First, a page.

While listing all 600 ingredients isn’t feasible, here are some of the more toxic and harmful ingredients in a cigarette:
- Angelica root extract: Causes cancer in animals
- Formaldehyde: Can cause lung cancer
- Polonium: Is a radioactive element known to cause cancer
- Pesticides and fungicides: Can cause birth defects and cancers
- Nickel: Can increase risk of lung infections
- Cadmium: Can cause prostate and lung cancer
- Arsenic: Found in rat poisons
- Ammonia: Is a household cleaner
- Benzene: Is made into synthetic rubber and dyes
- Cyanide: Is a fatal poison
- Benzene: Can cause leukemia
- Carbon monoxide: Is a poisonous gas
What Are The Effects Of Passive Smoking On Babies & Children?
We are all aware of the risk of cardiovascular diseases and lung cancer due to cancer, but passive smoking is also very harmful to babies and children. Cot death has been found to be the leading cause of death in healthy infants in the world. This cot death is known as Sudden Infant Death Syndrome (SIDS) and causes the sudden, unexpected and unexplained death of a baby under a year of age.
The risk of SIDS increases when women smoke during their pregnancies as well as when babies are exposed to passive smoking after being born. Studies have found that the reason many babies die due to SIDS is that the chemicals in passive smoke affect the baby’s brain which interferes with its breathing mechanism.
In case of older children, it’s been found that they tend to get sick with higher frequency when they are around parents who often smoke. This happens because their lungs are not as developed (compared to children not exposed to SHS) due to the passive smoke inhalation.
These children are also more susceptible to coughing, wheezing as well as getting pneumonia and bronchitis. Passive smoking has also shown to trigger asthma attacks with greater severity and frequency, which can, in some cases, be fatally dangerous.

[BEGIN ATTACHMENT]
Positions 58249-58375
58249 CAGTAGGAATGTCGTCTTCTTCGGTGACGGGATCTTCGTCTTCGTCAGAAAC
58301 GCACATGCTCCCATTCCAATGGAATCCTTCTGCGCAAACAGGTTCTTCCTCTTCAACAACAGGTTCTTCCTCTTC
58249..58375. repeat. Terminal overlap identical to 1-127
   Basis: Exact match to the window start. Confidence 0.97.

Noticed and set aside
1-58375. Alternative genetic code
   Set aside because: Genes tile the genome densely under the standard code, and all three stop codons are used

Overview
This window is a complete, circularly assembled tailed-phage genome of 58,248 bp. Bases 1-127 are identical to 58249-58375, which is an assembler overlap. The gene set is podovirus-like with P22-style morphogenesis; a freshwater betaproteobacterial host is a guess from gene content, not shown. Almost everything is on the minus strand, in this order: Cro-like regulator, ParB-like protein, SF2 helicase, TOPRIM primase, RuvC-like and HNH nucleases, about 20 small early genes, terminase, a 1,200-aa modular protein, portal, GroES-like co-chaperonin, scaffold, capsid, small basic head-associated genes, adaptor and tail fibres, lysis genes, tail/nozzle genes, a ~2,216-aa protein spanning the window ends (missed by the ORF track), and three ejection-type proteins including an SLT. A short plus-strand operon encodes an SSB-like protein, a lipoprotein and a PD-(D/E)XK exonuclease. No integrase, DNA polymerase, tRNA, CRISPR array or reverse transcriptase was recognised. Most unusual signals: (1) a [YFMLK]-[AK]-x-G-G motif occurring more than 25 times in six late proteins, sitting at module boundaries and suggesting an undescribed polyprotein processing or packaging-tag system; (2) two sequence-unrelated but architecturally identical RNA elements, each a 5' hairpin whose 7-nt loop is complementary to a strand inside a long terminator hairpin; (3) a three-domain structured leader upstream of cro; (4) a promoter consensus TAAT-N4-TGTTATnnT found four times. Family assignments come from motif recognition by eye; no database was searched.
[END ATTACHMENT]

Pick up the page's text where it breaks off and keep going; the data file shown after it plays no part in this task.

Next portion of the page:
Is Third Hand Smoking Real?
Third-hand smoking is not a myth but a real concern that can be harmful to everyone who is exposed, including pets, adults, children, and toddlers. This is because third-hand smoking is the exposure to the toxic agents from the smoke that has accumulated on the items exposed to second-hand smoke. These items include clothes, furniture, carpets, curtains, walls and most other things around the house.
This new concept is gaining ground and recognition of the threat that it poses your children and you. However, if you are wondering about how to stop third-hand smoke, it’s simple: stop exposing the area to second-hand smoke.
To combat health problems in children due to passive smoking, we need to increase the awareness of the harm second-hand smoking causes nonsmokers. Many places around the world are doing their part in discouraging smoking, but this seems to have little impact on active and passive smoking around the world. You can do your part by becoming better informed and sharing this article with those who might find it helpful.